This isn’t the first time I’ve written about psychological safety, and it won’t be the last. (Read my previous post on this topic here.)
Psychological safety is the number one factor in team success, as proven in multiple important studies, including this famous study conducted by Google. To sum it up, “Psychological safety is the belief that you won’t be punished or humiliated for speaking up with ideas, questions, concerns or mistakes,” according to Harvard Business School Professor Amy Edmondson (1999).
Said another way, “It’s the collective understanding in a team or organization that there won’t be negative consequences to speaking up, questioning or challenging the way things are done.” -The Insights Group Ltd.
What Does Psychological Safety Have to do With the Olympics?
I’m a huge fan of the Olympics and have been beyond excited to watch the competition unfold each night. My favorite sports are swimming, diving, kayaking, surfing (which is new this year, and awesome!) and, of course, gymnastics.
You can imagine that I’ve been glued to the television as the story of Simone Biles withdrawing from the team gymnastics competition, and then the all-around competition, unfolded.
Simone withdrew knowing that her mental game was off and that she could rely on her teammates to step up… and they did, winning the silver medal in the team competition. Through it all, Simone remained on the sidelines, cheering and supporting her teammates, no matter what.
What an amazing role model she is for her athletic and her leadership abilities.
What really struck me was an interview on The Today Show with Aly Raisman, a member of the 2016 USA Gymnastics team, which won gold in Rio. Aly has been one of the most vocal gymnasts to speak out about convicted sex offender Larry Nassar, who abused members of the USA Gymnastics team while he was working as the team doctor. It took years for anyone to speak up, and Aly boldly led the way forward.
Aly commented that the environment within women’s gymnastics must have improved significantly for Simone to feel comfortable making such a big move. This seems pivotal to me.
Aly’s comments, combined with a LinkedIn post I saw from a former colleague who is the communications lead for USA Gymnastics, tell me that the organization has made big changes. My colleague publicly lauded Simone for setting a good example… recognition for her courage to withdraw wouldn’t have happened if the environment within USA Gymnastics hadn’t improved dramatically.
This situation reminds us that even the greatest athletes in the world are still just human beings. Sure, they happen to have exceptional talent, but they need the same things we all do to perform at their best, including an environment that cultivates psychological safety.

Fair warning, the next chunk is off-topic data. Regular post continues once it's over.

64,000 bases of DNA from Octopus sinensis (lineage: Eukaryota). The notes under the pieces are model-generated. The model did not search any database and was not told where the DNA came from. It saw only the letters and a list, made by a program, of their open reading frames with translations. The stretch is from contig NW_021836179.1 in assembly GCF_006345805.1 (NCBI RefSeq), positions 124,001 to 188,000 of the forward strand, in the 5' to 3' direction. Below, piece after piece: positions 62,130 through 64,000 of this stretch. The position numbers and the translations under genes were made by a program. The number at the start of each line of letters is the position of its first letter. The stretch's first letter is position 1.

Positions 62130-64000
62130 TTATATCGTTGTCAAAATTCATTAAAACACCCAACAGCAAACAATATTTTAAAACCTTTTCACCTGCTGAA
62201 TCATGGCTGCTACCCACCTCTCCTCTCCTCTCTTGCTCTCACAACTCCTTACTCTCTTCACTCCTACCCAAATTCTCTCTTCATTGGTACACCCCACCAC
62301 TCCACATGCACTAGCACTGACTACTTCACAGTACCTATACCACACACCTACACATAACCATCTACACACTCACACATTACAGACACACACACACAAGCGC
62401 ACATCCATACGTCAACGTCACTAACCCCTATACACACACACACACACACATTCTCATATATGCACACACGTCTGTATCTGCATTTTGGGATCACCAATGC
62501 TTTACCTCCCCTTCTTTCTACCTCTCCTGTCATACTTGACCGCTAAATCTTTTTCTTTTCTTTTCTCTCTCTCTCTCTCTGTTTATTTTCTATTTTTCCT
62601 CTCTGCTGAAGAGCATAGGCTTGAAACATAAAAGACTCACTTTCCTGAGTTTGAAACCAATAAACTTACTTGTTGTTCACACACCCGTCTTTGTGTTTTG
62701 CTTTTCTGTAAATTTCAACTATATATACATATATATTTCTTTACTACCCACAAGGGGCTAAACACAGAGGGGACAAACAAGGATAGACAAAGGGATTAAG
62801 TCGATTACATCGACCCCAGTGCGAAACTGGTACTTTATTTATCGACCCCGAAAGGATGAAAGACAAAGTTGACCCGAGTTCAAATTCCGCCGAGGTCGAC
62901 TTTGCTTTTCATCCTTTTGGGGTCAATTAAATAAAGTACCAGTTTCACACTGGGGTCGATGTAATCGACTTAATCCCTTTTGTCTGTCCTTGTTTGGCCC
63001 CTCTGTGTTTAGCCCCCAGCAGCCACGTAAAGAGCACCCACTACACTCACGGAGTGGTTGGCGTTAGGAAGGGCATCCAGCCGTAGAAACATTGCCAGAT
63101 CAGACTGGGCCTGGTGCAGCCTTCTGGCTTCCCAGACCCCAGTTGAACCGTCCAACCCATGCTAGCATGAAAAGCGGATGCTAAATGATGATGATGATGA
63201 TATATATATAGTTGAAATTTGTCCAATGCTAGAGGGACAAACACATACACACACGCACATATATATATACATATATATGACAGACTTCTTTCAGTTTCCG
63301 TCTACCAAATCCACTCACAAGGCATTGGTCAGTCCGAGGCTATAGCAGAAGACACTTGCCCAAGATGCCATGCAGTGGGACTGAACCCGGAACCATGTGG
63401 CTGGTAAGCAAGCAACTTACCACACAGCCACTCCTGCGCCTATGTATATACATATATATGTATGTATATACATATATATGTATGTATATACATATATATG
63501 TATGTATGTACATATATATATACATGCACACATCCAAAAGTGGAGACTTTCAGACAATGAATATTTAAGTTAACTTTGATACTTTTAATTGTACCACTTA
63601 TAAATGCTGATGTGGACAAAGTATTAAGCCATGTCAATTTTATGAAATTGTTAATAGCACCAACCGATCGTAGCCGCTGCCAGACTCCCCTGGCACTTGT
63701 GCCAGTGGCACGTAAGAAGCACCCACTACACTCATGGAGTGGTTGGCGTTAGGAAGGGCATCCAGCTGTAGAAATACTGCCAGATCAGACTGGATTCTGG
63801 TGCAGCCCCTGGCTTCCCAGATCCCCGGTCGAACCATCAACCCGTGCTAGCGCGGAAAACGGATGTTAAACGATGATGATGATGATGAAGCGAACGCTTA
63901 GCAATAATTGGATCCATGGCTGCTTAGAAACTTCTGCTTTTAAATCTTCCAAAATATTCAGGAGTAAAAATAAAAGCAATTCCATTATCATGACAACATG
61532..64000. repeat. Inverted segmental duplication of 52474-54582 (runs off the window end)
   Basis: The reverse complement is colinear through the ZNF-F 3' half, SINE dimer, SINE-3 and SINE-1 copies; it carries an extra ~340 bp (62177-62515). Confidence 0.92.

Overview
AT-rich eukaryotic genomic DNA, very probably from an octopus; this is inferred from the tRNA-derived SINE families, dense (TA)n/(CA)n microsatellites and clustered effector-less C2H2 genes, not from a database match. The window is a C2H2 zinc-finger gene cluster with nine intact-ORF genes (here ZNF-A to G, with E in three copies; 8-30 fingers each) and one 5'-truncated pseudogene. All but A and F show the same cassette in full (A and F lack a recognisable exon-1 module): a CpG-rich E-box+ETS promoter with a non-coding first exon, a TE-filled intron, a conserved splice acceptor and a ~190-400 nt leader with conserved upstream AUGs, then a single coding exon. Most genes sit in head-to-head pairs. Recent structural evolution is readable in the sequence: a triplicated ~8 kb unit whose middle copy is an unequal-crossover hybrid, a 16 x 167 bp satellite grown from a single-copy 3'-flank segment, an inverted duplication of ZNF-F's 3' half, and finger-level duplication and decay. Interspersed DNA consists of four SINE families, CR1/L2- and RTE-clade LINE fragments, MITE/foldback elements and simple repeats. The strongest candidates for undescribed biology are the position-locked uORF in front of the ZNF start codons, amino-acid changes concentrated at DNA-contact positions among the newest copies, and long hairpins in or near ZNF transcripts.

Create Psychological Safety Within Your Team
As a leader, it’s your role to create a team culture where psychological safety is embedded in everything you do.
Here are a couple of my favorite points from a fascinating Insights Discovery article titled 7 Ways to Really Create Psychological Safety:
Consider how you talk about failure.
Some may perceive Simone as a failure because she couldn’t show up when it mattered most. Others (myself included) see this as one of the greatest successes ever.
Of course, it’s heartbreaking that she didn’t get to compete. And yet, she knew that she would literally be risking her life should she choose to fly high in the air, twisting and turning, with an unfocused mind.
She put her mental and physical health first and showed up as the team leader she needed to be. Simone’s choice also gave her teammates the chance to show their depth and shine as they won multiple medals in the all-around and individual events.
Embrace dialogue and discussion.
The Insights article reads, “One study by Gallup found that only 30% of US workers believe their opinions matter at work.”
Ugh! Isn’t sharing your opinion exactly what you’re paid to do? As a leader, notice how much time you spend talking in meetings versus how much time you allow space for your team to share their views.
The best teams are ones where you can’t tell who the leader is because everyone has an equal voice that is valued and recognized.
I invite you to read the rest of the article to learn how to create psychological safety in your workplace. Continue to explore what it would look like to lift up your team members in a way that will leave them feeling heard and valued. Your team dynamics can only get better!